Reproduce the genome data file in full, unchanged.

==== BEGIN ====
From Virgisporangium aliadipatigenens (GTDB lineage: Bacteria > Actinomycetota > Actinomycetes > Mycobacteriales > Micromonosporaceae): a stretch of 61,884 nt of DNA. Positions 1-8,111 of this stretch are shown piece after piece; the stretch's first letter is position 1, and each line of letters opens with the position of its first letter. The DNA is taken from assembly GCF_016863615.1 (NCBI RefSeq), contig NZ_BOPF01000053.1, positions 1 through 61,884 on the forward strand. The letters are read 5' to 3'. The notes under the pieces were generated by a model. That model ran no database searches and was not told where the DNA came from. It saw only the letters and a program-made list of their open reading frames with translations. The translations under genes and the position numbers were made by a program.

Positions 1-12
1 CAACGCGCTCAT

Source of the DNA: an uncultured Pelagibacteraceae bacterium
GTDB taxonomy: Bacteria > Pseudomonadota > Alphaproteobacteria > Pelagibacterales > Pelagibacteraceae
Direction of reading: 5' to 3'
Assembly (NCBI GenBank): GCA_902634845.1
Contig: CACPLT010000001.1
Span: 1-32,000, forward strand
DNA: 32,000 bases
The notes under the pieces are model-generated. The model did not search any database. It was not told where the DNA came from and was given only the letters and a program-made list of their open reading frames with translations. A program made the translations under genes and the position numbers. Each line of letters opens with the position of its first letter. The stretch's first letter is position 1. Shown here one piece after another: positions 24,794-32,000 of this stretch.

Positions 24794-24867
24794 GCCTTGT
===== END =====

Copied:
From Virgisporangium aliadipatigenens (GTDB lineage: Bacteria > Actinomycetota > Actinomycetes > Mycobacteriales > Micromonosporaceae): a stretch of 61,884 nt of DNA. Positions 1-8,111 of this stretch are shown piece after piece; the stretch's first letter is position 1, and each line of letters opens with the position of its first letter. The DNA is taken from assembly GCF_016863615.1 (NCBI RefSeq), contig NZ_BOPF01000053.1, positions 1 through 61,884 on the forward strand. The letters are read 5' to 3'. The notes under the pieces were generated by a model. That model ran no database searches and was not told where the DNA came from. It saw only the letters and a program-made list of their open reading frames with translations. The translations under genes and the position numbers were made by a program.

Positions 1-12
1 CAACGCGCTCAT

Source of the DNA: an uncultured Pelagibacteraceae bacterium
GTDB taxonomy: Bacteria > Pseudomonadota > Alphaproteobacteria > Pelagibacterales > Pelagibacteraceae
Direction of reading: 5' to 3'
Assembly (NCBI GenBank): GCA_902634845.1
Contig: CACPLT010000001.1
Span: 1-32,000, forward strand
DNA: 32,000 bases
The notes under the pieces are model-generated. The model did not search any database. It was not told where the DNA came from and was given only the letters and a program-made list of their open reading frames with translations. A program made the translations under genes and the position numbers. Each line of letters opens with the position of its first letter. The stretch's first letter is position 1. Shown here one piece after another: positions 24,794-32,000 of this stretch.

Positions 24794-24867
24794 GCCTTGT